University of Leicester
2024COOPERCPhD.pdf (3.49 MB)

Assessment and profiling of FLASH-induced cellular DNA damage as mechanistic markers of the ‘FLASH effect’.

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posted on 2024-06-07, 12:59 authored by Christian R. Cooper

Several studies have reported the normal tissue-sparing effects of ultra-high dose rate ‘FLASH’ irradiation in vivo whilst maintaining tumour response, with an associated reduced damage burden also being proposed in vitro. FLASH exposures will generate higher initial concentrations of induced free radicals and this is proposed responsible for an early divergence of radiochemical events that could distinguish FLASH-RT from lower dose rate conventional-RT. Towards this, two key radiochemical mechanisms have been proposed to contribute to the sparing effects of FLASH: radical–radical recombination (RRR) and transient oxygen depletion (TOD), with both being proposed to lead to reduced levels of induced damage. In this study we demonstrate that FLASH irradiation at low oxygen tension induces lower levels of DNA damage in peripheral blood lymphocytes (PBLs) ex vivo, an effect modulated by oxygen tension, dose, and dose rate, supporting an oxygen-related mechanism contributing to the tissue-sparing effect of FLASH irradiation. Hypothesising that a likely outcome of RRR would be the formation of crosslink damage (via organic radical recombination), and that a likely outcome of TOD would be a more anoxic damage profile, we next examined the profile of FLASH-induced damage via Comet assay, assessing crosslink formation and/or anoxic DNA damage formation as putative markers of RRR and TOD respectively. Following FLASH irradiation, we see no evidence of any crosslink formation; however, FLASH irradiation induces a more anoxic profile of induced damage, supporting the TOD mechanism. Furthermore, treatment of PBLs pre-irradiation with BSO abrogates the reduced strand break damage burden mediated by FLASH exposures. In summary, we do not see any experimental evidence to support the RRR mechanism happening, but our data supports TOD as being a driver of the FLASH-mediated reduced damage burden. Finally, preliminary data is presented of tumour cell-specific damaging mechanisms that may account for FLASH’s effective tumour control whilst sparing normal tissue.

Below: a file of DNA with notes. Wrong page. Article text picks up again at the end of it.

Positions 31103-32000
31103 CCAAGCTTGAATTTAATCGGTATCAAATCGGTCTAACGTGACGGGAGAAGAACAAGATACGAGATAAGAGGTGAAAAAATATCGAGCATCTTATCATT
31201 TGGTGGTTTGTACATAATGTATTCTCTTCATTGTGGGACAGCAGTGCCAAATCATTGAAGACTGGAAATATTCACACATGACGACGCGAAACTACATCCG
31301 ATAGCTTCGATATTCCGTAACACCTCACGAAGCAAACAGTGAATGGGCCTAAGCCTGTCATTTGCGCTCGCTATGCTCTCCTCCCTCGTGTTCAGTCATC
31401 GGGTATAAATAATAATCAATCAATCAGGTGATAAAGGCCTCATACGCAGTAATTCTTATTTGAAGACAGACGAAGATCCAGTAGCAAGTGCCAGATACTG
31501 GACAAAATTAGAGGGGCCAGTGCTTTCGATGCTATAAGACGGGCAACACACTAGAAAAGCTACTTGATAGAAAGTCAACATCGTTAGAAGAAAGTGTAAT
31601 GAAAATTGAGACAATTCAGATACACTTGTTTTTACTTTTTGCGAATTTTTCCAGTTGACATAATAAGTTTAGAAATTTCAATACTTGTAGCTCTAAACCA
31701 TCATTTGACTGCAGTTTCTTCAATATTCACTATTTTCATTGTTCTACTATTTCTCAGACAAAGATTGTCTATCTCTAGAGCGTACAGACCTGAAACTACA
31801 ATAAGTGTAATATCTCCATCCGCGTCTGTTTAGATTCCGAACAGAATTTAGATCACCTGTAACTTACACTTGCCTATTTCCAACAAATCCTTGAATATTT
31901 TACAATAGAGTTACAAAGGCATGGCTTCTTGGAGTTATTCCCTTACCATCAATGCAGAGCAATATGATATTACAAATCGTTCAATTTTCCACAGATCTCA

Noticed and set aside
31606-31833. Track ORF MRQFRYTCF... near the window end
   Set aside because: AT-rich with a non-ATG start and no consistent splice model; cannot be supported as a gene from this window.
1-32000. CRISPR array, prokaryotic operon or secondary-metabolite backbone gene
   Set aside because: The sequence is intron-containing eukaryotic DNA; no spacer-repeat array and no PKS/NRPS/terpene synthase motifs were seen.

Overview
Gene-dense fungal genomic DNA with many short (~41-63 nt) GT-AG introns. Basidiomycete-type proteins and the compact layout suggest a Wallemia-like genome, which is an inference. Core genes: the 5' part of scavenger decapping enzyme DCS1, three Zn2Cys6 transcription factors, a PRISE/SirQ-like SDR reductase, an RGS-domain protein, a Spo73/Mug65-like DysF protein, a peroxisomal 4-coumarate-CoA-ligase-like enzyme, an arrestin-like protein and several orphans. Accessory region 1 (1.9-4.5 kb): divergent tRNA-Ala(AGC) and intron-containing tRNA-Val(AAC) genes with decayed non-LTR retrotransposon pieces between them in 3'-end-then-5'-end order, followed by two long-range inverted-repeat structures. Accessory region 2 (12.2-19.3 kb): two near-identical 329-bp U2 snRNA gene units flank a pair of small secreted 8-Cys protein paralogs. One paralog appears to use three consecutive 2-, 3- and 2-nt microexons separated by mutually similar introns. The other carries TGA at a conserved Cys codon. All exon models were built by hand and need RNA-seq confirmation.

George Jones

Date of award


Author affiliation

Department of Genetics & Genome Biology

Awarding institution

University of Leicester

Qualification level

  • Doctoral

Qualification name

  • PhD



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